On my last day, I drove north to the Maryland portion of the Assateague Island National Seashore. It was another beautiful day with little wind and in-and-out sun but I only encountered a few people. What I did encounter were several small herds of wild horses! The Assateague horse, also known as the Chincoteague Pony, is a small wild horse that lives on Assateague Island. The breed was made famous by the Misty of Chincoteague series written by Marguerite Henry (which were hands-down my favorite books as a child). Several legends are told regarding the origins of the horses, with the most popular being that they descend from survivors of wrecked Spanish galleons off the Virginia coast. It is more likely that they descend from stock released on the island by 17th century colonists looking to escape livestock laws and taxes on the mainland. The wild horses have adapted remarkably well to the harsh environment they live in. Salt marsh cordgrass, rosehips, bayberry twigs, and persimmons supply the bulk of their food. They are short and sturdy and due to the high salt content of their food and heavy water consumption, they have a very bloated look to their bellies.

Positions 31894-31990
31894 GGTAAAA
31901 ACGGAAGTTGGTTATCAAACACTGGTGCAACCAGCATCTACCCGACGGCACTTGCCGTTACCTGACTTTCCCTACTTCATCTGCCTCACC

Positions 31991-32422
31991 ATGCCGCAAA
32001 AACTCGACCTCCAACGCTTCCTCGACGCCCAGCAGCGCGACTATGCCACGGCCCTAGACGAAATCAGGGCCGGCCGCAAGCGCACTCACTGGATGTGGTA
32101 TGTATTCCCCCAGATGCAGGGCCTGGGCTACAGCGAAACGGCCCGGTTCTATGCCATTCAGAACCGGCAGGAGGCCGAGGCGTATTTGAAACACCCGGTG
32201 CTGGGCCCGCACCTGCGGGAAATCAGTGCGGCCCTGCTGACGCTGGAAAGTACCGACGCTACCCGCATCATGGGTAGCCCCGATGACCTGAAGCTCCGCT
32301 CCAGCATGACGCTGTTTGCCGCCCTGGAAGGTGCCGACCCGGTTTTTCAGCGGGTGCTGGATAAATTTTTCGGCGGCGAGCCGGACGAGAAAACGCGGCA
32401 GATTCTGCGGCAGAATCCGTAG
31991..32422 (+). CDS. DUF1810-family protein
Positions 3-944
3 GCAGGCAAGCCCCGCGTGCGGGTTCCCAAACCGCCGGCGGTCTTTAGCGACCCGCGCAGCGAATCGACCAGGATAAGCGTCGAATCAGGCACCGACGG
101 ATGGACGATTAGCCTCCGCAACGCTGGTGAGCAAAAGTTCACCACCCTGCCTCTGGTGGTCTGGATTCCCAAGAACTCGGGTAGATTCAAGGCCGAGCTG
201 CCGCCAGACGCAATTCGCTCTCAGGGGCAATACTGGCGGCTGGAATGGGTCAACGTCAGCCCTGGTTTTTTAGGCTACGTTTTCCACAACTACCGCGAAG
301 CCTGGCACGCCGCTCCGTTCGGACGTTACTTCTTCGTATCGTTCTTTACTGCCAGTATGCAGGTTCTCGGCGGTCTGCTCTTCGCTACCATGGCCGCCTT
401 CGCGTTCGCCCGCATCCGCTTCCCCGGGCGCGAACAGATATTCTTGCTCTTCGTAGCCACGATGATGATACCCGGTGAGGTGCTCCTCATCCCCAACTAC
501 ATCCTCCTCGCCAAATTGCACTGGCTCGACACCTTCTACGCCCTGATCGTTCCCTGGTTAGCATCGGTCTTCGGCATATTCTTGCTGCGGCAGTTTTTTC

I photographed some horses right along the road but also had some great opportunities to photograph them in the marshes. Each herd included a stallion, several mares and youngsters of varying ages. I also found one lone stallion and wondered why there were no other horses with him until I realized he was much older and had probably been driven out by a younger male. After spending several hours with the ponies, it was time to head home and back to the “real’ world but I’ll definitely return soon.
I hope you’ve enjoyed my posts on my Chincoteague/Assateague adventure! Look for many future paintings of these birds and wildlife in my new series, “Seeking Refuge: Four Seasons on Assateague Island.”